By now the Church has become more sophisticated in trying to reconcile these two opposing concepts, and macro-evolution has become an integral part of origins theology, so she has repeated her medieval error that gave Galileo so much trouble when he proved Copernicus' point that the philosophically pagan-based Ptolemaic system was scientifically baseless and not taught in Scripture.

Uncomfortable truth, indeed. The churches of the Enlightenment era didn't stand firm in their understanding of Scripture, and they got swept up into the fervor of the day. They abetted these deadly and debasing crimes.

And what deadly and debasing crimes does the Church abet today? Consider the millions of pre-born humans whose lives have been snuffed out because it was more convenient to do so than to let them live.

Sadly, this dehumanizing scourge on our society also has its root in evolutionary theory: Haekel published fraudulent drawings to illustrate his theory of embryonic recapitulation, where embryos were purported to be revisiting each stage of evolution, moving from fish to human. Believe it or not, my mom was actually taught this ridiculous fantasy in high school! Is it any wonder, then, that a generation so "educated" should bring this on our nation's conscience?

(As a side note, this same concept was extended and further applied to the modernist stages of child development and used as a basis for separating families into same-age peer groups. Hence the exaggerated and unfounded concern in the cultural psyche about socialization in the homeschooling community.)

There's so much to apologize for. Darwinists should apologize for propogating a culture of death. The Church should apologize for embracing it. We should all repent and seek forgiveness from our heavenly Father for our faithlessness and transgression of His holy law.

But I have a question: might your suggestion for America be requiring more of the American people than God does?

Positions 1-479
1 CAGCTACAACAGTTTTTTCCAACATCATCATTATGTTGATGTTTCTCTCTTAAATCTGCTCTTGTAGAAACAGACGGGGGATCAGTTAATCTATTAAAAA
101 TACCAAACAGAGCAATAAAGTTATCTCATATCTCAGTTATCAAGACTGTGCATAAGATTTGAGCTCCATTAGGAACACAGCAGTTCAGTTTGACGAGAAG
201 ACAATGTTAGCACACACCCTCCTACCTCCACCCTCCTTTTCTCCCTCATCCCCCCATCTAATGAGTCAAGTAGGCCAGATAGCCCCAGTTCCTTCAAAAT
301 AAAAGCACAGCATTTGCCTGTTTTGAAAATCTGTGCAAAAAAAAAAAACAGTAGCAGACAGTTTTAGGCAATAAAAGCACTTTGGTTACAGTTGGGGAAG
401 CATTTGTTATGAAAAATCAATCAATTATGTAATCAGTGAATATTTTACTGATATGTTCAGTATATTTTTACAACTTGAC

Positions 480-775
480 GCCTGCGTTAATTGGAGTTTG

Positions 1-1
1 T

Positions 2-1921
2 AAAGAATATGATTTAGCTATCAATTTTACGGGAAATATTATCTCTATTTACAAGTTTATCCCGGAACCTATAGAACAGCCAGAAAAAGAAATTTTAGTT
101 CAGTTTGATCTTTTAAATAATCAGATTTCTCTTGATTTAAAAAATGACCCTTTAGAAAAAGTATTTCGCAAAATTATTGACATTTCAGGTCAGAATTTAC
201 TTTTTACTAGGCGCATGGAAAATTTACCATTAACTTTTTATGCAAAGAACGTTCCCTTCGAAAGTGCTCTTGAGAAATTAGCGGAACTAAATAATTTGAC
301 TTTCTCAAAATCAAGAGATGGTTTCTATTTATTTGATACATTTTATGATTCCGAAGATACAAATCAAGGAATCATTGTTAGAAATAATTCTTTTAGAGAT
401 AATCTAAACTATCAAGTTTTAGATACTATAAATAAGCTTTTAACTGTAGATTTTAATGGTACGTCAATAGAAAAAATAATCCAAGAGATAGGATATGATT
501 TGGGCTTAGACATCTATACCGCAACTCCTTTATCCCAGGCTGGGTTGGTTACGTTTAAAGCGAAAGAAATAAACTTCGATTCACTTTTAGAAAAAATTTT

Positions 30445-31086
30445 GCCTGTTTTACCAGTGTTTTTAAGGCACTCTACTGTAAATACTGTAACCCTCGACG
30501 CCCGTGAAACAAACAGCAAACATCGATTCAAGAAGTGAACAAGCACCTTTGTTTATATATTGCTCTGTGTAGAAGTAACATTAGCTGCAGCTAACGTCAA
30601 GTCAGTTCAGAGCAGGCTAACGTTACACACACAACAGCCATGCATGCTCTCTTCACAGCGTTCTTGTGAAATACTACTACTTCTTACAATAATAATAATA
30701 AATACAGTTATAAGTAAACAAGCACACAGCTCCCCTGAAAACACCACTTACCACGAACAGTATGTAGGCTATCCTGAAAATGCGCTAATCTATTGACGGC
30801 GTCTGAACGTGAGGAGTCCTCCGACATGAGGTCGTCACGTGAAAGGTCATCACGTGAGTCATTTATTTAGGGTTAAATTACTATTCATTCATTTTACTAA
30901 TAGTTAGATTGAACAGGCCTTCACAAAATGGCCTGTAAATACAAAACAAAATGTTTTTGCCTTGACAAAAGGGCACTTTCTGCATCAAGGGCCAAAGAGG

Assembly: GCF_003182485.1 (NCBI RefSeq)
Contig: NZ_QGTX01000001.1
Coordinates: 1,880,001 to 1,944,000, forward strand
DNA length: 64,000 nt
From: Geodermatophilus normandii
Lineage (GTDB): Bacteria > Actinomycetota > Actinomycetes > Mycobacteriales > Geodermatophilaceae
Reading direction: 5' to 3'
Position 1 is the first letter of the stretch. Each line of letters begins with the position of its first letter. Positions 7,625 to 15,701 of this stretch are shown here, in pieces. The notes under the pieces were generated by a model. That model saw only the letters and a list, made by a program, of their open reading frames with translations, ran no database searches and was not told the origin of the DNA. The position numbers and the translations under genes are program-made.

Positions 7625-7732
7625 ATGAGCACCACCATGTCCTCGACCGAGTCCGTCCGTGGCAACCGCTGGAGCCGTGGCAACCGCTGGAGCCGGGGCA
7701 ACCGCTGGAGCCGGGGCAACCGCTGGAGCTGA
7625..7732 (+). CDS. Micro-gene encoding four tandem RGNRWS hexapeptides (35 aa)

Must the sins of others be laid against me, especially if I detest and denounce the deeds?
Does God hold me accountable for sins I myself have not committed?

If God does not, then why should man?

I do, as God wills, share in other's grief, but I must be shown in Scripture that God requires me to also bear someone else's guilt.

I prefer to learn from the past, and let Christ free me of its shadow so that I can fearlessly love each person as He has called me to do. The rest takes care of itself. Seriously.

I would say that the impressions of a society depend upon the experiences with the individual, for I have found that to be true in many different cultural contexts.

Blessings, Jason. I hope you've enjoyed reading this reply, as long as it is. I grieve for those Aborigines, and this recent news has touched a soft spot. It also ignited a fair share of indignation, as you can see. I just wanted to fill in some of the lesser known, but well-documented aspects to this sad history.

Greet your dear wife for me.

~ Pamela

Thursday, February 14, 2008 4:53:00 AM  
Blogger Crimson Rambler said...

Good morning Jason -- I enjoy your blog very much, and it's interesting to look at this development in the light of recent Canadian history too.
In the meantime, I've tagged you for a (fairly fluffy) meme at my place...

Thursday, February 14, 2008 4:20:00 PM  
Blogger Jason said...